Wolfgang Amadeus Mozart
31 May - 21 July 2018
31 May 2018
2, 8, 14, 17, 22, 24, 30 June 2018
11, 17, 19, 21 July 2018
Start time 6pm - Interval 7.10pm - Finish 10pm
Mozart’s much-loved final opera, The Magic Flute, celebrates the triumph of love and reason over chaos and evil. Prince Tamino and the bird-catcher Papageno set out on a perilous quest to rescue Pamina from the evil Sarastro. But is everything as it seems? As they enter Sarastro's world they must overcome a series of trials to be reunited with their true loves.
Premiered in 1791, just two months before Mozart's death, this sublime masterpiece combines heart-warming arias, dazzling coloratura and lyrical folksong in an enchanting tale that is both comic and profound.
Cardiff Singer of the World prizewinner Louise Alder (Ilia, Idomeneo, 2016) and Jonathan McGovern (Pelléas, Pelléas et Mélisande, 2017) sing Pamina and Papageno and leading British tenor Benjamin Hulett makes his Garsington debut as Tamino. We are delighted to welcome Netia Jones (director and designer) and Christian Curnyn (conductor) who make their Garsington debuts.
Sung in German with English supertitles
Tamino is pursued by a giant snake. As he loses consciousness he is rescued by three Ladies, servants of the Queen of the Night. Papageno, a bird-catcher, claims to have killed the monster himself, and is punished by the three Ladies. They give Tamino a portrait of Pamina, the Queen of the Night's daughter, and he falls in love with her.
The Ladies tell Tamino that Pamina was abducted by an evil man, Sarastro, leader of the brotherhood. The Queen of the Night laments the loss of her daughter and urges Tamino to rescue her. He will be accompanied on this mission by Papageno and the Ladies give them a magic flute and a set of magic bells to protect them. Three Boys will guide them on their way.
Inside Sarastro's stronghold, Pamina attempts to escape from her lecherous guard, Monostatos. He is frightened off by the unexpected appearance of Papageno, who tells Pamina about Tamino's quest to find her and about his own loneliness. Together they go in search of Tamino.
The three Boys lead Tamino to the temples of Reason, Nature and Wisdom. Voices forbid him to enter by the first two entrances and, when he reaches the third, he encounters the Speaker, Sarastro's deputy. He learns to think differently about Sarastro and discovers that Pamina is still alive.
Tamino plays his magic flute, which enchants even wild animals. Hearing the flute, Pamina and Papageno attempt to follow the sound but are caught by Monostatos and his men. Papageno distracts them by playing his magic bells. Sarastro and his followers gather and Pamina explains what has happend to her. Monostatos presents his most recent captive, Tamino, expecting a reward. Sarastro, however, orders him to be punished and invites Tamino to become an initiate to the brotherhood. As Tamino and Pamina see each other for the first time, they are abruptly separated.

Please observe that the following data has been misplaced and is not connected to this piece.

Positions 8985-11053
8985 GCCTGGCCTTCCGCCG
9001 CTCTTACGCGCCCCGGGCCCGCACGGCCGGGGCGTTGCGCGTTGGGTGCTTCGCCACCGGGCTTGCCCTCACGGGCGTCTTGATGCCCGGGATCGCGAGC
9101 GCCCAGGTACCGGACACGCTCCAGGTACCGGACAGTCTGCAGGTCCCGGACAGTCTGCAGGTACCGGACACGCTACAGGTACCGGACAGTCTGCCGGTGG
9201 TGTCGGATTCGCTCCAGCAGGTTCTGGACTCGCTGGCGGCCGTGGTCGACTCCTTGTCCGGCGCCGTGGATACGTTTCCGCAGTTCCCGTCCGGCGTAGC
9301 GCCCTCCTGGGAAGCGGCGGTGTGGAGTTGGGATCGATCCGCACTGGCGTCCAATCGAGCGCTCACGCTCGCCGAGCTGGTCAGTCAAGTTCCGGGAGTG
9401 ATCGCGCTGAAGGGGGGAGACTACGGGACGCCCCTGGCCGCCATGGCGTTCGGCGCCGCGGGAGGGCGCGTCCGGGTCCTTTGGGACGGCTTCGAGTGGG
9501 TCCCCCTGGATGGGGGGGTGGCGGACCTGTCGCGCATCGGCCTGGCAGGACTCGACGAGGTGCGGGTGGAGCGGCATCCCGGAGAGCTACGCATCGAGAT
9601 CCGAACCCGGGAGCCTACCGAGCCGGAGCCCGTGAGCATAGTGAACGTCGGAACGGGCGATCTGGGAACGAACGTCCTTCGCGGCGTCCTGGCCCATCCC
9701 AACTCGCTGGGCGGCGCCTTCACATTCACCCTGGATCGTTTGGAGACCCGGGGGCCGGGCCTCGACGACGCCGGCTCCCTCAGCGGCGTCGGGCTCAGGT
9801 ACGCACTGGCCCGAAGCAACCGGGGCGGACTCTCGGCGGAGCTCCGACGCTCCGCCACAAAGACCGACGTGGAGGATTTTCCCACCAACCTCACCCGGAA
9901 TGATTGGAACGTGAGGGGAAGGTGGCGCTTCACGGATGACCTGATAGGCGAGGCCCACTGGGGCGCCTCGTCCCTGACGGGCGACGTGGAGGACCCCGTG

Sarastro convinces his followers that Tamino is a suitable candidate for the brotherhood and tells them that Pamina has been chosen to be his partner: together they will secure a future free of evil. Tamino and Papageno are blindfolded and led away to undergo a series of trials, the first of which is to remain silent. Sarastro prays for them to be given the courage they will need. The three Ladies attempt to distract them into breaking their vow, but without success.
Monostatos again attempts to attack Pamina but her mother, the Queen of the Night, intervenes. She forces a dagger on her daughter and orders her to kill Sarastro. Monostatos witnesses this encounter and threatens to betray Pamina if she will not give herself to him. He is discovered and banished by Sarastro, who counsels and comforts Pamina.
Tamino and Papageno are still bound to silence. Papageno breaks his vow when he is accosted by an old woman who claims to be his girlfriend. The three Boys bring them food and drink and return the magic instruments. Tamino plays his flute and is heard by Pamina, who comes to find him. She is heartbroken when he refuses to speak to her.
Sarastro commends Tamino for his steadfastness but tells him that, although he will be permitted to see Pamina again, it may be for the last time. The two lovers are joyfully reunited, only to be separated once more. Papageno is told that he will be denied admission to the brotherhood but is given the chance to see the old woman momentarily transformed into a glorious creature, his very own Papagena.
In despair, Pamina attempts to kill herself but is prevented by the three Boys, who persuade her that Tamino really loves her. Pamina and Tamino undergo the final trials of fire and water together. Protected by the magic flute, they emerge triumphant.
Papageno has lost his Papagena and cannot contemplate life without her. The Boys remind him of his magic bells and, when he plays them, she appears.
The Queen of the Night, Monostatos and the three Ladies mount an attack on Sarastro but are discovered and defeated. All join in praise of Tamino and Pamina, and celebrate the triumph of beauty, wisdom and light.